This point was highlighted in a 2016 report from the US National Transportation Safety Board, written by a group overseen by Fedele, into the sinking of an American cargo ship, the SS El Faro, on 1 October 2015, in which 33 people died.
"If you account for the space-time effect properly, then the probability of encountering a rogue wave is larger," Fedele says.
Also in 2016, Steinmeyer proposed that linear interference can explain how often rogue waves are likely to form.
As an alternative approach to the problem, he developed a way to calculate the complexity of ocean surface dynamics at a given location, which he calls the "effective" number of waves.
"Predicting an individual rogue wave event might be hopeless or non-practical, because it requires too much data and computing power.
But what if we could do a forecast in the meteorological sense?" says Steinmeyer.
"Perhaps there are particular weather conditions that we can foresee that are more prone to rogue wave emergence."
Steinmeyer's group found that rogue waves are more likely when low pressure leads to converging winds; when waves heading in different directions cross each other; when the wind changes direction over a wide range; and when certain coastal shapes and subsea topographies push waves together.
They concluded that rogue waves could only occur when these and other factors combined to produce an effective number of waves of 10 or more.
Steinmeyer also downplays the idea that anything other than simple interference is required for rogue wave formation, and agrees that wave shape plays a role.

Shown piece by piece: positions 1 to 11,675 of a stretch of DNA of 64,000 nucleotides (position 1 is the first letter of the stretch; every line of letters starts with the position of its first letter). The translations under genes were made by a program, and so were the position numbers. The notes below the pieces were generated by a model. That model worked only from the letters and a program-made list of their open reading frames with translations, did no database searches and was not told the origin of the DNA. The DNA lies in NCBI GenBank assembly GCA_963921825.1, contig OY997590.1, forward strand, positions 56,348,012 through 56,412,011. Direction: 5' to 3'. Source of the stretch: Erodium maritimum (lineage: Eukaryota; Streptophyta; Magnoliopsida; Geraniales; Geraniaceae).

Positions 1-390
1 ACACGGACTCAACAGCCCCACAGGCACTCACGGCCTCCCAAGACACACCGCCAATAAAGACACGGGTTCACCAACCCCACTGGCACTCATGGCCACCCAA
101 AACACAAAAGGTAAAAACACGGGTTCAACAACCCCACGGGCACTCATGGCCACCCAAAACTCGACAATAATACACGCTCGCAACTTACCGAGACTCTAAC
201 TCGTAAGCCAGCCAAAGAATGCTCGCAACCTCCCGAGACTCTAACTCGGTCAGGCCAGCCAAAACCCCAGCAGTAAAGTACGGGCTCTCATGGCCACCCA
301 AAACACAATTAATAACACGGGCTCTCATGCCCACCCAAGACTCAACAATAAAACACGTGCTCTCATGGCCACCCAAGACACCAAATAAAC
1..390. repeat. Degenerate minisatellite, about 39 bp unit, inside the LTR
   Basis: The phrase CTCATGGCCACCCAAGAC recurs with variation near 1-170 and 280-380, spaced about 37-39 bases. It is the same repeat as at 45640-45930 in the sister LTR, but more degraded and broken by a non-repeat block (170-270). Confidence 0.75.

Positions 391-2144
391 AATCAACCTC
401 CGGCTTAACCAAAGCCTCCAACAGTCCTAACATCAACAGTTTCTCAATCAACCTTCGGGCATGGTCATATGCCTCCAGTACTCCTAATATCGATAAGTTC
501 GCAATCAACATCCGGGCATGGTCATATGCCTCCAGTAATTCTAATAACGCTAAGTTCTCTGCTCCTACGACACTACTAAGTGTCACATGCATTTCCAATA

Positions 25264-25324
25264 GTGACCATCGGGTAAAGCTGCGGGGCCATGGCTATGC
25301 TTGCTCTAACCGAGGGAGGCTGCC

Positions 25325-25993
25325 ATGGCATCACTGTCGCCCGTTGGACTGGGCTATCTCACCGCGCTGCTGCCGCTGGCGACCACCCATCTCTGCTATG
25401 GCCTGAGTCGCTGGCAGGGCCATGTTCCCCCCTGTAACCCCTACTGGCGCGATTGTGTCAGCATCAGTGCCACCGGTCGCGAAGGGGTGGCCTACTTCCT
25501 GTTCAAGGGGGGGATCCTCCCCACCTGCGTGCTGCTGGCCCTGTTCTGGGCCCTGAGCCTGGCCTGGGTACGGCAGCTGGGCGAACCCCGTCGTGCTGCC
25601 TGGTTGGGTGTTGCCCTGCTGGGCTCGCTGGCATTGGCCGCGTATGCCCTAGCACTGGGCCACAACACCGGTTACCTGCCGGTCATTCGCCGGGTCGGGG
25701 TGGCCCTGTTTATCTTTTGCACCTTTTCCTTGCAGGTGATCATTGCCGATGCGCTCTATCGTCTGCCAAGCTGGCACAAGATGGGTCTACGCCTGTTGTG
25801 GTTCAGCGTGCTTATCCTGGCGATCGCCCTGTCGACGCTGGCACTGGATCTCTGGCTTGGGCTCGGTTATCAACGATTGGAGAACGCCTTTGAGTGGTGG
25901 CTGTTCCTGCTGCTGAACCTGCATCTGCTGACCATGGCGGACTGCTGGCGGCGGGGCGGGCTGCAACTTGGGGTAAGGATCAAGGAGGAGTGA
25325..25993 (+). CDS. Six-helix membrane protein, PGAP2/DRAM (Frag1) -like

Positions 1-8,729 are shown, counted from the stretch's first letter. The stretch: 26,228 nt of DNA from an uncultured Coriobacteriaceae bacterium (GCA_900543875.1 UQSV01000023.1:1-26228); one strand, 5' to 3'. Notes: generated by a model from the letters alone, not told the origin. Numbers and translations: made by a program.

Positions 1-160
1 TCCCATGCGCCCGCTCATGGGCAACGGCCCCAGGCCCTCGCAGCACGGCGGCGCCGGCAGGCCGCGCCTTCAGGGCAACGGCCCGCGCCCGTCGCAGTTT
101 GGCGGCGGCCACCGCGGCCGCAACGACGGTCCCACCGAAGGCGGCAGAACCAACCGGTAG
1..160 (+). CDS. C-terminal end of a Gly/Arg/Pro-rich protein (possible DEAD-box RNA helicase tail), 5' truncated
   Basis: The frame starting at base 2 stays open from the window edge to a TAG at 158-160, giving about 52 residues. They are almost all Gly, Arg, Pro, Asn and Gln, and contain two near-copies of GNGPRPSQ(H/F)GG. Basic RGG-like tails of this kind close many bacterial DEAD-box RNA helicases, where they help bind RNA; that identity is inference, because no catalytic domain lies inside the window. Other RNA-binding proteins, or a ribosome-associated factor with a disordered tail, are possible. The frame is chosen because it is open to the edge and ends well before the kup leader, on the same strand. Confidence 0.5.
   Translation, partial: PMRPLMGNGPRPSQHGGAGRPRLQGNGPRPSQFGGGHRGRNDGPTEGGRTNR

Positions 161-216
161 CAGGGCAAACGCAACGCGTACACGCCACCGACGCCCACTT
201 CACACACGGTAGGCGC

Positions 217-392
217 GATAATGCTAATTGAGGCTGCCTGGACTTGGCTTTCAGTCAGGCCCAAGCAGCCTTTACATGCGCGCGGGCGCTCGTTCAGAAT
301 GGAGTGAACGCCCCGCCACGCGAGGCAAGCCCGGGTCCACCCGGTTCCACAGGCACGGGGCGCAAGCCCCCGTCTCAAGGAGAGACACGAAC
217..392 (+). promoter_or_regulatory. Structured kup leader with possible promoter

However, he disagrees with Fedele's view that sharp peaks can have a significant impact on wave height.
"Non-linearities have a role, but it's a minor one," he says.
"Their main role is that ocean waves are not perfect sine waves, but have more spikey crests and depressed troughs.
However, what we calculated for the Draupner wave is that the effect of non-linearities on wave height was in the order of a few tens of centimetres."
In fact, Steinmeyer thinks that Longuet-Higgins had it pretty much right 60 years ago, when he emphasised basic linear interference as the driver of large waves, rogue or otherwise.
But not everyone agrees.
In fact, the argument over exactly why rogue waves form seems set to rumble on for some time.
Part of the issue is that several kinds of scientists are studying them – experimentalists and theoreticians, specialists in optical waves and fluid dynamics – and they have not as yet done a good job of integrating their different approaches.
There is no sign that a consensus is developing.
But it is an important question to solve, because we will only be able to predict these deadly waves when we understand them.
For anyone sitting on an isolated oil rig or ship, watching the swell of the waves under a stormy sky, those few minutes of warning could prove crucial.